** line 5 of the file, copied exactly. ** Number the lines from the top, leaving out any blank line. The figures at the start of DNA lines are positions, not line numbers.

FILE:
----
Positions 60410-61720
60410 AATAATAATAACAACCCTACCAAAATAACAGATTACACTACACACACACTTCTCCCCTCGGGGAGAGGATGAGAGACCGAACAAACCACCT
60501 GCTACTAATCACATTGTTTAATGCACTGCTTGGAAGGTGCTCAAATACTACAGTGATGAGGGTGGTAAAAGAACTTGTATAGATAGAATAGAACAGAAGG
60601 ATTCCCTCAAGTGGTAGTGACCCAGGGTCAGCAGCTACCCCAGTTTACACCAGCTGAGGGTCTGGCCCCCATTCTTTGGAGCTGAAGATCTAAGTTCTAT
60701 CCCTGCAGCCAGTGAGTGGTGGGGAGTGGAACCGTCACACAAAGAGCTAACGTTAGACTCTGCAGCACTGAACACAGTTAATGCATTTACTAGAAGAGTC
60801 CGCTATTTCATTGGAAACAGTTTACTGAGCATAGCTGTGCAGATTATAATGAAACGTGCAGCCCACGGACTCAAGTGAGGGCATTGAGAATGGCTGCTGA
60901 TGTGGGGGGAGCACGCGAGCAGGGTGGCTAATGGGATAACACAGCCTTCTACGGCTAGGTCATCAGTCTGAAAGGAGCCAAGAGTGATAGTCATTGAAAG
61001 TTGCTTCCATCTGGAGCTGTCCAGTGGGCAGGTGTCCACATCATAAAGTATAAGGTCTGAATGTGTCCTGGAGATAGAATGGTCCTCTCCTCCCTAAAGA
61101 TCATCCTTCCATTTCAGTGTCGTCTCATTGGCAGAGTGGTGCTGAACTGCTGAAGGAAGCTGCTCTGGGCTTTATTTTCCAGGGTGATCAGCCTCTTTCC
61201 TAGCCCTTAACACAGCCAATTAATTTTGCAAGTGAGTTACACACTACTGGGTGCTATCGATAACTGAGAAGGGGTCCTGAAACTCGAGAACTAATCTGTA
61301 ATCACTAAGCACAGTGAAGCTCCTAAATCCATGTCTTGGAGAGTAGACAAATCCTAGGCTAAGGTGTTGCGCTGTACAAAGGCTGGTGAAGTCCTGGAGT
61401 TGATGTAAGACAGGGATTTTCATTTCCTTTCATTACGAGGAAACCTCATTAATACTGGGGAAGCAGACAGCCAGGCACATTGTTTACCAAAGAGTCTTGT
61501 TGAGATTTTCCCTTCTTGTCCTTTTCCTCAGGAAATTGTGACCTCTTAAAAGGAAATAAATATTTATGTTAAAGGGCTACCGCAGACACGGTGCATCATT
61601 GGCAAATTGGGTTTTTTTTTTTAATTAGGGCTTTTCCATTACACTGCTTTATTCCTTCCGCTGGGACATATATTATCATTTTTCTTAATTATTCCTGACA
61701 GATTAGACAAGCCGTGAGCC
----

60701 CCCTGCAGCCAGTGAGTGGTGGGGAGTGGAACCGTCACACAAAGAGCTAACGTTAGACTCTGCAGCACTGAACACAGTTAATGCATTTACTAGAAGAGTC